Baker and Levy Unable to Agree on Assurances for Loan Guarantees
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Baker and Levy Unable to Agree on Assurances for Loan Guarantees

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Israeli Foreign Minister David Levy met here for 90 minutes Wednesday with Secretary of State James Baker, but the two leaders apparently were unable to overcome differences over assurances the United States is seeking on Israel’s settlement policy in the administered territories.

Officials of the State Department and the Israeli Foreign Ministry were planning to meet here throughout the evening in an attempt to bridge the differences, according to Israeli sources.

At stake is some $400 million in loan guarantees that the United States has promised to give Israel, so that it can build housing for the tens of thousands of Soviet immigrants arriving there.

Although Congress approved the loan guarantees last spring, the Bush administration has held up final approval until it receives assurances that the money will not be used to help Soviet Jews settle in the West Bank or the Gaza Strip.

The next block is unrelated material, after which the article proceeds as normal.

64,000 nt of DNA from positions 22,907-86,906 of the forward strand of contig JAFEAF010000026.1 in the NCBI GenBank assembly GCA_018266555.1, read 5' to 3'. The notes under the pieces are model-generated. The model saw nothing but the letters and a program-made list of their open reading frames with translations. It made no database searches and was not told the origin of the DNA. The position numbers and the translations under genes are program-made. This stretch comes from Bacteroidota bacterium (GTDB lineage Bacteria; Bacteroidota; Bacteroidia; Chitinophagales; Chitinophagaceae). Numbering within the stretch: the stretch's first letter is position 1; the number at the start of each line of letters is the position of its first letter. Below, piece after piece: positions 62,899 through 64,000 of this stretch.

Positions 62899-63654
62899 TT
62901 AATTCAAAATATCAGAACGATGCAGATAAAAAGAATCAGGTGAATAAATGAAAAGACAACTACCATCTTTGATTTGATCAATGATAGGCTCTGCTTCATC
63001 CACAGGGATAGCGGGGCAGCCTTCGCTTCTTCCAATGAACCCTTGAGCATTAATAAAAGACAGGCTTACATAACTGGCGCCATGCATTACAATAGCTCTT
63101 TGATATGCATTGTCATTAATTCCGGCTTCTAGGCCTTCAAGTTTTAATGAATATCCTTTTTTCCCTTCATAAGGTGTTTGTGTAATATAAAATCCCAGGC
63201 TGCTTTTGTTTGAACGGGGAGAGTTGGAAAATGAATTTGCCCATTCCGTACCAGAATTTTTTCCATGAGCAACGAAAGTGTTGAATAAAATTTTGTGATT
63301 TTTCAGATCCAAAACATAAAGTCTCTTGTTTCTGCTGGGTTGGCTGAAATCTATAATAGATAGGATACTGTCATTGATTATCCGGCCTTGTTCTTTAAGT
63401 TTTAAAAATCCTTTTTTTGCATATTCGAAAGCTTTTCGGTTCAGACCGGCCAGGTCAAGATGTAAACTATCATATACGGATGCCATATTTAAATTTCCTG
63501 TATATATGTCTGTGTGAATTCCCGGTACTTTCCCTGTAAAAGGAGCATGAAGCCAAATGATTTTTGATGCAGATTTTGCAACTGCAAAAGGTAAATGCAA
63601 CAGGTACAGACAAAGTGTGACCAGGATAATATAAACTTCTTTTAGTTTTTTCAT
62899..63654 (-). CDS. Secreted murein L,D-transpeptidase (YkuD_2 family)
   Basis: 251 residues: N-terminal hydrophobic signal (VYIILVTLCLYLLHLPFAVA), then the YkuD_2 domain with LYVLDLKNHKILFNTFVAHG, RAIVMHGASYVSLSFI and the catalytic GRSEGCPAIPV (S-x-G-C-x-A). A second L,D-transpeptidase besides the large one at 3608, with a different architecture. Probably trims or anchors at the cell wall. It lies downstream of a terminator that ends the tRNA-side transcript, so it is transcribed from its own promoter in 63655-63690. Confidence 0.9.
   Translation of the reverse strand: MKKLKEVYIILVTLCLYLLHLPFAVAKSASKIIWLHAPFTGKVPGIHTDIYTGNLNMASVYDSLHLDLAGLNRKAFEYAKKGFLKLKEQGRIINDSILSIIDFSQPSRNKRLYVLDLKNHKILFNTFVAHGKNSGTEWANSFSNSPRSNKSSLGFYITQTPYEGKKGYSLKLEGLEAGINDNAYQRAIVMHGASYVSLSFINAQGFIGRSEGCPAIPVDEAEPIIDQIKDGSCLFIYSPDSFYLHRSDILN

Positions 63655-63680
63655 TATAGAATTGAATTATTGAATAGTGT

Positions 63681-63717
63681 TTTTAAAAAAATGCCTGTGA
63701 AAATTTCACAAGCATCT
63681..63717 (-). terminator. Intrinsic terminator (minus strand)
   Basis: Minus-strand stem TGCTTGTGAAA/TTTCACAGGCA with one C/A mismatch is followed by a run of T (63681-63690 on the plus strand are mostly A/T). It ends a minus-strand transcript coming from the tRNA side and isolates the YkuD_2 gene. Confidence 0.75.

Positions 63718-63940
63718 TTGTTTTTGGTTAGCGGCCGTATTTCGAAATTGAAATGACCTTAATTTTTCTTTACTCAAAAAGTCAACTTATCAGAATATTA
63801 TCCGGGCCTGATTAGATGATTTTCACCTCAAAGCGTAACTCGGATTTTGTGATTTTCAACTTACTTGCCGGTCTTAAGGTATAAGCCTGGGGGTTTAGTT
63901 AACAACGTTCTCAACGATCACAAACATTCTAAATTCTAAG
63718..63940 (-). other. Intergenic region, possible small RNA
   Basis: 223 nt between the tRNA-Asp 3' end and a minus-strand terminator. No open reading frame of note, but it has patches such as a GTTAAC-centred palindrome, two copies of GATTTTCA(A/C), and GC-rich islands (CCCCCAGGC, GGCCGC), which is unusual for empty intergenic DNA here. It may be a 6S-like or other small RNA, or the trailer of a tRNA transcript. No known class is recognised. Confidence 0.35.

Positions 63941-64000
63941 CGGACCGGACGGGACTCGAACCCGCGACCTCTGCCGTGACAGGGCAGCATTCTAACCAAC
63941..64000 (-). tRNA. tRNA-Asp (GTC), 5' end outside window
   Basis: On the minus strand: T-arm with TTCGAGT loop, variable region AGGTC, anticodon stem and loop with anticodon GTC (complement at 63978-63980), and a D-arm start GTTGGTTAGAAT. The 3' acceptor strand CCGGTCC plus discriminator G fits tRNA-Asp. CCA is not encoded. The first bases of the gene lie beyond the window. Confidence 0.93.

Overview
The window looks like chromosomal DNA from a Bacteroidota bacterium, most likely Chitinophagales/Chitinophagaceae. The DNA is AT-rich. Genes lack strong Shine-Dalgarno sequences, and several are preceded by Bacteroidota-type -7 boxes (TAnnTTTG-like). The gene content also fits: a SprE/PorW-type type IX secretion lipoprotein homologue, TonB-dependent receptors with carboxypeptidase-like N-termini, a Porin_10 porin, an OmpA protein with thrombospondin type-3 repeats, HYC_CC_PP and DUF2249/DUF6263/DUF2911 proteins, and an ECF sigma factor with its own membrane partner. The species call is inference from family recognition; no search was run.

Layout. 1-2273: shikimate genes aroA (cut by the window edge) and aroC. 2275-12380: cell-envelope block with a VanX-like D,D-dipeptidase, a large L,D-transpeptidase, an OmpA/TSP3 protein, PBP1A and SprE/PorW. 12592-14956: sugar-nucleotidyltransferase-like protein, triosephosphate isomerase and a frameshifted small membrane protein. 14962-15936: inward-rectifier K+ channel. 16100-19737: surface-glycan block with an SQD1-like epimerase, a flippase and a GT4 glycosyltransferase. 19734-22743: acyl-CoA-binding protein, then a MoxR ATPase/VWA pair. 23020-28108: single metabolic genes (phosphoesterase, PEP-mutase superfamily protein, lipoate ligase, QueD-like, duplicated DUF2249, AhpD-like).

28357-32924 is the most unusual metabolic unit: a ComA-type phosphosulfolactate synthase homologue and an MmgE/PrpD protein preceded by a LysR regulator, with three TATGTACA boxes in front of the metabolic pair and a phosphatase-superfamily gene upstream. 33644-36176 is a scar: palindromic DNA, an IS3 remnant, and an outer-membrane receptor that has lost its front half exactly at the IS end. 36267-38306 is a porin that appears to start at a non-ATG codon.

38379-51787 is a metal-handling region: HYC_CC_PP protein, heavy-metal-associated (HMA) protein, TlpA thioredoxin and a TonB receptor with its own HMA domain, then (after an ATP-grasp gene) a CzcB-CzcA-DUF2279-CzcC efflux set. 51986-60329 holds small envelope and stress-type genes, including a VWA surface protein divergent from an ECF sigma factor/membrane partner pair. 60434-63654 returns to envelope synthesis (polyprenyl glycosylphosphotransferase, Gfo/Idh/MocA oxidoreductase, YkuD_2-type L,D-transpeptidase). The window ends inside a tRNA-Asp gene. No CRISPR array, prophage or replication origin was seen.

Israel has publicly stated that no U.S. funds will be used for this purpose and that the government’s policy is not to direct immigrants to the administered territories, though they are free to live wherever they choose.

Current plans call for the construction of thousands of housing units in the Negev and Galilee regions, not in the West Bank or Gaza Strip.

Israeli Finance Minister Yitzhak Moda’i discussed the loan guarantees Tuesday in Washington with Deputy Secretary of State Lawrence Eagleburger and Treasury Secretary Nicholas Brady.

After those meetings, Moda’i reported that the administration had agreed to issue the guarantees, which would enable Israel to secure loans from private banks.

“The guarantee of $400 million is now valid,” Moda’i told the Jewish Telegraphic Agency late Tuesday.


But according to Israeli sources, Baker insisted Wednesday that Jerusalem make concessions on its overall settlement policy. Levy reportedly replied that such a sweeping commitment could only be undertaken by the Israeli Cabinet.

Nevertheless, both sides expressed optimism that they would work out a framework to bridge the gap by Thursday morning. A ranking State Department official told reporters, “We’re beyond where we were before.”

Baker and Levy also discussed Israel’s economic difficulties and military needs in the wake of the Persian Gulf crisis. The foreign minister reportedly was told that Israel’s requests would be looked at sympathetically.

Baker also was said to have reiterated President Bush’s pledge to maintain Israel’s qualitative military edge in the Middle East.

Baker and Levy were in New York to attend the opening of the U.N. General Assembly. Earlier Wednesday, the secretary of state met here with Soviet Foreign Minister Eduard Shevardnadze.

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